by Natan Schleider M.D.

July 23rd, 2018

Now that I am 42, those blissful days at the beach when I casually remembered to add SPF sunblock occasionally are catching up. Suddenly my skin in looking like it has some age spots, wrinkles, and my forehead has pigment changes.

I realize I’m no male model but when ‘liver spots’ appear I start worrying that shuffleboard all day and dentures are on the way so let’s nip this in the bud in the most cost effective way possible.

Natan Schleider MD sun-damaged skin on foreheard
Natan Schleider MD sun-damaged skin. Note two dots on back of my hand.

I’ve been using Retin A Micro Gel 0.06% for about a few months and see no results so I’m considering other options.

According to John Hopkins these are my treatment options:

  • Botulinum toxin type A. An injection of botulinum toxin (a complex type of protein) into specific muscles will immobilize those muscles, preventing them from forming wrinkles and furrows. The use of botulinum will also soften existing wrinkles.
  • Chemical peels. Chemical peels are often used to minimize sun-damaged skin, irregular pigment, and superficial scars. The top layer of skin is removed with a chemical application to the skin. By removing the top layer, the skin regenerates, often improving its appearance.
  • Soft tissue augmentation or filler injections. A soft tissue filler is injected beneath the skin to replace the body’s natural collagen that has been lost. There are multiple different kinds of fillers available. Filler is generally used to treat wrinkles, scars, and facial lines.
  • Dermabrasion. Dermabrasion may be used to minimize small scars, minor skin surface irregularities, surgical scars, and acne scars. As the name implies, dermabrasion involves removing the top layers of skin with an electrical machine that abrades the skin. As the skin heals from the procedure, the surface appears smoother and fresher.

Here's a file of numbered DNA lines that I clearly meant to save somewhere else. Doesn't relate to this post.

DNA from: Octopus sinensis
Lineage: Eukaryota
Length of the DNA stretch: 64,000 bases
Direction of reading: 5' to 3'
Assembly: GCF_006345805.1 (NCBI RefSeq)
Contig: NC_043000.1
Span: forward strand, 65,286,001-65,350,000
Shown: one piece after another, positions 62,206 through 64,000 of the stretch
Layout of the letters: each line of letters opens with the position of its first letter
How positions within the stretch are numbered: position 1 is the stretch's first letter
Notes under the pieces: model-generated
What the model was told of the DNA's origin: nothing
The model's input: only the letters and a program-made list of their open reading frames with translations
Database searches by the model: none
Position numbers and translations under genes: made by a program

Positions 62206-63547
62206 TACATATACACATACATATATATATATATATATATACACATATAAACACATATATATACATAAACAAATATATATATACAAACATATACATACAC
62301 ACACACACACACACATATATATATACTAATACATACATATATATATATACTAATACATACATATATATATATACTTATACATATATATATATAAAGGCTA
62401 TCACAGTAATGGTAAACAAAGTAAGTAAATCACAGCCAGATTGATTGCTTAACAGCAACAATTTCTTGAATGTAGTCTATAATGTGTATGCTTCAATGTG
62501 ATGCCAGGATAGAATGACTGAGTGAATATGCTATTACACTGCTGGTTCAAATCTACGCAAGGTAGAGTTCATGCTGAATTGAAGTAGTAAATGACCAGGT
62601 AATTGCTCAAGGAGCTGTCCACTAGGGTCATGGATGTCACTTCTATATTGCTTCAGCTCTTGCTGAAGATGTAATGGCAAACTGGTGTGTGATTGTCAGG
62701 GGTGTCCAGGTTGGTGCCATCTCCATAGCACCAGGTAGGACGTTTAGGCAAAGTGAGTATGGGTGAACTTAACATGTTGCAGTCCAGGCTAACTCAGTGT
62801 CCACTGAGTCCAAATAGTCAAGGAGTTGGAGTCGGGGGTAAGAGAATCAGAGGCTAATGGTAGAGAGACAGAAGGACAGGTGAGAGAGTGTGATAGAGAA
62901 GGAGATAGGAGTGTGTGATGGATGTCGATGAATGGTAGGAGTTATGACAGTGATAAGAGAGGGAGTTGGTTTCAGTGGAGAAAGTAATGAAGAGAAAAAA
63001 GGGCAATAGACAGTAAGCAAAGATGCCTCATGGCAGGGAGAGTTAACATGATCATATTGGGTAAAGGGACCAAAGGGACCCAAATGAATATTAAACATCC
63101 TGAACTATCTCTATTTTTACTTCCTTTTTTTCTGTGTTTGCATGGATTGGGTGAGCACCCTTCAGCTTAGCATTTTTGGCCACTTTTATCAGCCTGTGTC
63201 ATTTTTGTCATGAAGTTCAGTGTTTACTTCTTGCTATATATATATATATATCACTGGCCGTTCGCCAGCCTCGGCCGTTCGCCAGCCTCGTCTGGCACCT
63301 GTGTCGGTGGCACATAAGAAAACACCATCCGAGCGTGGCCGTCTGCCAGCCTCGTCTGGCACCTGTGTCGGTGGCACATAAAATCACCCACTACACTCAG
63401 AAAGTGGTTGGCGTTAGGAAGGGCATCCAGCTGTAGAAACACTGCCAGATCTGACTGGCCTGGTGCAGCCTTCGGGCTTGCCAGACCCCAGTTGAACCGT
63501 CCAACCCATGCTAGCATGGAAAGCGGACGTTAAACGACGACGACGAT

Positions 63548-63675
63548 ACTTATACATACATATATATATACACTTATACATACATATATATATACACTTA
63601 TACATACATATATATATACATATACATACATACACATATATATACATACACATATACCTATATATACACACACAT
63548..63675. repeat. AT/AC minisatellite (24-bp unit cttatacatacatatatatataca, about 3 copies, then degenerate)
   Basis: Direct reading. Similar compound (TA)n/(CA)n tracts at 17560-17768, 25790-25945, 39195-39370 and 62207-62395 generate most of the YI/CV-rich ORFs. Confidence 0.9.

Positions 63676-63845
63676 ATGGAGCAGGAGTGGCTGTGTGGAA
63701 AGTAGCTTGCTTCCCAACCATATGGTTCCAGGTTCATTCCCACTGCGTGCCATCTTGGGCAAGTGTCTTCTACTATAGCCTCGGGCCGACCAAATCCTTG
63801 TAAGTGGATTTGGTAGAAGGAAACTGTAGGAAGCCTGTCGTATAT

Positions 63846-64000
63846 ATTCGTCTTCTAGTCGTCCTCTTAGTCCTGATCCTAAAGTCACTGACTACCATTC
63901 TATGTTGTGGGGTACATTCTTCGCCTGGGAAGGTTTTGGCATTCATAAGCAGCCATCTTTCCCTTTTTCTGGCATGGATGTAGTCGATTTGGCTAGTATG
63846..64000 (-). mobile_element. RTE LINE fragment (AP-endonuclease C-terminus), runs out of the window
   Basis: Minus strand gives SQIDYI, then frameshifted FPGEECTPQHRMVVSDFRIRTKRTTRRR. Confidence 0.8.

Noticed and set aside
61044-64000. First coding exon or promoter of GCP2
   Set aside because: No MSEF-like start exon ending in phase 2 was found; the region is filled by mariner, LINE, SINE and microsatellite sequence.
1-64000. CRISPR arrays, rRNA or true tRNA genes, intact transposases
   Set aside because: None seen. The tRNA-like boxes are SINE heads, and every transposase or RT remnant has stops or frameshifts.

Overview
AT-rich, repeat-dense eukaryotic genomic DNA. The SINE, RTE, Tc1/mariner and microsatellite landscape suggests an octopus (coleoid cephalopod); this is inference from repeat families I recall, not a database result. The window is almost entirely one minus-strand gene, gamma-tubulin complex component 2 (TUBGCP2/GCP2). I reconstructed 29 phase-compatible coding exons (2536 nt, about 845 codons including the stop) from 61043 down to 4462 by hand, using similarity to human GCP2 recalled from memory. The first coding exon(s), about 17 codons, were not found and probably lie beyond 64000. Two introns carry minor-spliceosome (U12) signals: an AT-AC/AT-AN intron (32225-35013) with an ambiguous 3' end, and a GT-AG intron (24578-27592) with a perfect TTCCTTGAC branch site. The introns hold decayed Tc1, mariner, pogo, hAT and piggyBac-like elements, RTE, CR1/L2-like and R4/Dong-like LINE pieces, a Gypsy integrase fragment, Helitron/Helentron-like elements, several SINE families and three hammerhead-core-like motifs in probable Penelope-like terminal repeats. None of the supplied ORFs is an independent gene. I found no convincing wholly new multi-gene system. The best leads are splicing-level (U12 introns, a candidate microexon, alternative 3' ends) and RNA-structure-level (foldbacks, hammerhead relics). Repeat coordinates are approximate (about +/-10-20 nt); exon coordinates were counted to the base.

A gentler version of dermabrasion, called microdermabrasion, uses small particles passed through a vacuum tube to remove aging skin and stimulate new skin growth. This procedure works best on mild to moderate skin damage and may require several treatments.

  • Intense pulsed light (IPL) therapy. IPL therapy is different from laser therapy in that it delivers multiple wavelengths of light with each pulse (lasers deliver only one wavelength). IPL is a type of nonablative* therapy.
  • Laser skin resurfacing. Laser skin resurfacing uses high-energy light to burn away damaged skin. Laser resurfacing may be used to minimize wrinkles and fine scars. A newer treatment option is called nonablative* resurfacing, which also uses a laser as well as electrical energy without damaging the top layers of skin.

*Nonablative dermatological procedures do not remove the epidermal (top) layer of the skin. Ablative procedures remove the top layers of skin.

I’m leaning toward the laser because I am inpatient and want fast results but the price in New York City may be $1,000-$2,000 so I may need to go with something else?

I recommend my dermatologist who isa brilliant and has a great bedside manner: Dr.Roy Seidenberg [https://www.laserskinsurgery.com/Dermatologists/Roy-Seidenberg-MD

To be continued after consult…how exciting!

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Thx for reading!